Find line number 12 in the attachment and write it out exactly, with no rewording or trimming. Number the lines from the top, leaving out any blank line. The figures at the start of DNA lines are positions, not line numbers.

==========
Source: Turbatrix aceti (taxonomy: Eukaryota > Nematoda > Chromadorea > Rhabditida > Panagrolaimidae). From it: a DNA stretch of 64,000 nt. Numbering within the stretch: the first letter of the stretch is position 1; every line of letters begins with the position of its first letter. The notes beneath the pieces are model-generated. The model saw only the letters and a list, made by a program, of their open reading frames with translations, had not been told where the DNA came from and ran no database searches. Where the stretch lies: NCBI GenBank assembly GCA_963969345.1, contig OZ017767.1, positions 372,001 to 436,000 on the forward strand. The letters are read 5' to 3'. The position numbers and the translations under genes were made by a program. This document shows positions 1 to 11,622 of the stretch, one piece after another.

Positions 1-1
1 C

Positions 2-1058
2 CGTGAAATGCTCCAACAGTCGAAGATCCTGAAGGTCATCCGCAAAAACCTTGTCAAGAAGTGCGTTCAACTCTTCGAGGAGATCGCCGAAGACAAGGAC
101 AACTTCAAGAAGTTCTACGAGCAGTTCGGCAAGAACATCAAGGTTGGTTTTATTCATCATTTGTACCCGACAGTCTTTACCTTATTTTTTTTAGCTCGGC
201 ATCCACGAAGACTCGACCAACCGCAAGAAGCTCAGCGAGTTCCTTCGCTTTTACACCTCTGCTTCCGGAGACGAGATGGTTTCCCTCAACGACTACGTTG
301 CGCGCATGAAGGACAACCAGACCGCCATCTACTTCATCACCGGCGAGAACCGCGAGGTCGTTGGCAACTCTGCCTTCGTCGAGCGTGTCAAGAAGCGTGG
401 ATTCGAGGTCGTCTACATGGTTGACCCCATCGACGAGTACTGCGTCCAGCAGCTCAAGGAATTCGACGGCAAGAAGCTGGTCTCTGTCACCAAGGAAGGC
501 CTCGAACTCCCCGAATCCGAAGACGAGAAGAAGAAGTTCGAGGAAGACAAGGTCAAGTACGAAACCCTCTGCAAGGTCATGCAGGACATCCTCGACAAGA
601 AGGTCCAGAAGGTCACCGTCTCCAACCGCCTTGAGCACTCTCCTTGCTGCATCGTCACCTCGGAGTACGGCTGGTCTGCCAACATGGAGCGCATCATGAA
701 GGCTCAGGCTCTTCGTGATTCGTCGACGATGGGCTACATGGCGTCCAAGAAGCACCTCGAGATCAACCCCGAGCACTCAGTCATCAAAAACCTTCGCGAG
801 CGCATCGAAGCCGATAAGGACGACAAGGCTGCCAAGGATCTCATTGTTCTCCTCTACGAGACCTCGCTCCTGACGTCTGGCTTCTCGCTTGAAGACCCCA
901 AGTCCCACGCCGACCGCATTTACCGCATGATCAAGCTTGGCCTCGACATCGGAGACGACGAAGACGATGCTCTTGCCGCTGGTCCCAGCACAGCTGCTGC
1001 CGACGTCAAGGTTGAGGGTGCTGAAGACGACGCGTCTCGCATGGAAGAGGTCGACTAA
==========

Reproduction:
701 GGCTCAGGCTCTTCGTGATTCGTCGACGATGGGCTACATGGCGTCCAAGAAGCACCTCGAGATCAACCCCGAGCACTCAGTCATCAAAAACCTTCGCGAG